Is being materialistic a bad thing? Madonna’s hit song, “Material Girl,” came out when I was just a kid, and even then I felt myself torn between complicated emotions. I wanted to wear diamonds, like she did in her music video, and be hoisted in the air by a bevy of bow ties and biceps.
But, I’d never admit that to anyone, not even myself. I was afraid of my parent’s judgment of “material pride.” I was taught to believe those were bad people, the rich folks who could get through an eye of a needle faster than they could get into heaven. And I really wanted to go to the promised land of harps and angels someday… Heaven had to be better than the ugly place I was stuck in.
I’ve spent a lot of years wondering if wanting things made me less spiritual. I thought that being poor and wearing my beat-up Birkenstocks brought me closer to the universe somehow. I tried not to place a lot of interest in my looks or surroundings and spent a lot of time feeling superior to those who concerned themselves with such material matters. I’d constructed this better-than attitude when actually, I felt inferior to the celebrities I saw gracing the covers of magazines. Instead of letting myself work with those judgments, it was easier to shun them all as being less-than. Not spiritual. Materialistic.
One day during meditation, I had a moment of clarity. If we are indeed spiritual beings having a human experience, isn’t the whole point to be in the material world? To enjoy it, taste it, feel it, wear it, whatever it is? I realized that I couldn’t separate myself from the physical or the material. I saw Earth as a school and my life as one big lesson; all of the things of a physical nature that surrounded me were of spiritual nature, too. I realized it’s impossible to separate the two.
So what would happen if I decided to allow the beautiful, material and abundant nature of the universe to flow into my life? Well, for one, I started to let myself appreciate the gorgeous clothes I saw on the runways. Fashion was no longer something outside of my world; it was part of me. I loved it, all of it. And, more importantly, I knew I was worthy of it.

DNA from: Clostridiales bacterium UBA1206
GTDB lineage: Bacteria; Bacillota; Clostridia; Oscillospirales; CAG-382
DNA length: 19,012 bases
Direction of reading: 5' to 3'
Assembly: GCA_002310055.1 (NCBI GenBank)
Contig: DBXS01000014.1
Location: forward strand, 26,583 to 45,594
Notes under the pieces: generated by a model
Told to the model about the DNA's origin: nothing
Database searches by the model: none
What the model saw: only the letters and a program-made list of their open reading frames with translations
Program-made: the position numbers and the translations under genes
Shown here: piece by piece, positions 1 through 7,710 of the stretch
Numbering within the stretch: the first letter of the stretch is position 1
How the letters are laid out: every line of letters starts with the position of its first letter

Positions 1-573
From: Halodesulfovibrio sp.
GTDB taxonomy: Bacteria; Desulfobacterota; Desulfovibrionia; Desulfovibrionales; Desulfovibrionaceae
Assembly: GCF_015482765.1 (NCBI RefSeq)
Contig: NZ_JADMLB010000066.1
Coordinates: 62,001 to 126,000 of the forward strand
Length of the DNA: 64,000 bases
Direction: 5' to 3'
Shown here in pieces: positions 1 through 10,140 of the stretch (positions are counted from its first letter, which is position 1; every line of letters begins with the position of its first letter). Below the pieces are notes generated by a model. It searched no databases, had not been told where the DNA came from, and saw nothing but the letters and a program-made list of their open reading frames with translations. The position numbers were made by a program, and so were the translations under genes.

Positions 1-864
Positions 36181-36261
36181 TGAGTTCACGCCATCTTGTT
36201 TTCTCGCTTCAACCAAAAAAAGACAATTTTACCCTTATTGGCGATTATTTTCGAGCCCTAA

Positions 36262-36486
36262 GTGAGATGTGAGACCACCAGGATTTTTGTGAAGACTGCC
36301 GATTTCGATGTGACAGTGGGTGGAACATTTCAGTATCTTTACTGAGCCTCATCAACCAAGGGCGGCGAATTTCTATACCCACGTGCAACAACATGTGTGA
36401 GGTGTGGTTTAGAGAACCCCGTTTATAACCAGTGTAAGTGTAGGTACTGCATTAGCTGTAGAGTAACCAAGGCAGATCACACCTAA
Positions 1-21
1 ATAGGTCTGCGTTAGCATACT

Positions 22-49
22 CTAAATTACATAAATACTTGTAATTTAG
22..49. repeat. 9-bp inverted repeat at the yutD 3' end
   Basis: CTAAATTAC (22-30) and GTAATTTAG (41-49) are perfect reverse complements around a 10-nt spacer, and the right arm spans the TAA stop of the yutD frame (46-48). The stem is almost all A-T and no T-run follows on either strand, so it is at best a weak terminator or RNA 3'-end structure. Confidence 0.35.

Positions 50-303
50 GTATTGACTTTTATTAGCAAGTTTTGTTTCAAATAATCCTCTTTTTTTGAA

I appreciate great design and like to feel beautiful. Not to feel better than anyone, but because it makes me happy. The way a well-fitting suit can make me feel poised, or how the rounded lines of a coffee table can hold my glass with form and function—the material world impacts most aspects of our lives. In fact, my idea of heaven is a place filled with impeccably dressed people who appreciate good design in all of their surroundings. Sort of like the Oscars, but I get to live there, all the time. And I’ve created that heaven in my home. I mean, celebrities don’t saunter through my kitchen on a red carpet, but I am surrounded by beauty every direction my gaze lands. Heaven is here, today and now.
Embracing my love of design actually led me to my calling as a Style Editor and “Shoeologist.” I see fashion as a tool for healing. Like an acupuncturist using needles to heal her patients, I use shoes and unique life-coaching methods to work with the women who come to me for help. I believe the right pair of shoes can make an insecure person feel more confident, help a woman with a broken heart become more open to love, and even add spice to one’s sex life. I love sharing who I am and supporting others to express themselves through their sartorial choices.
My “sole awakening” happened several years ago when I was having one of those days. I couldn’t put my finger on it, but I felt off balance and couldn’t shake it. I glanced at my feet and wondered if the wobbly heels I had on might have something to do with my unsteady state? I kicked them off and slid on a pair of ballerina flats I keep in the back of my car for emergencies. I felt more grounded in that instant than I had all day—not just physically but spiritually, too. I’ve always loved the elegant simplicity of a ballerina flat; the chic lines and versatile design work with almost any outfit, comfortably. They have an almost magical ability to connect me to my sense of inner balance. When I started to feel funky again, I reconnected with my ballerina flats and envisioned myself moving with a dancer’s steadiness. My shoes supported my posture and helped me shift my inner experience. The “material” had become a kind of “spiritual” tool for me.
Anytime I feel judgments about others surfacing, I ask myself: where do I hold that judgment about myself? How can I love that aspect of myself more? Sometimes I start the process of self-forgiveness by changing my shoes and releasing those judgments from my soles all the way up… And in this way, embracing my materialism has taught me how to really love others and myself. Some days when I’m feeling slumpy, I throw on a pair of sequined stilettos and let my inner diva throw down some Madonna-worthy moves. And while I’ve never been hoisted into the air draped in diamonds, I no longer feel guilty about indulging in that fabulous fantasy. Because, as the pop diva herself would say, “We are living in a material world, and I am a material girl.”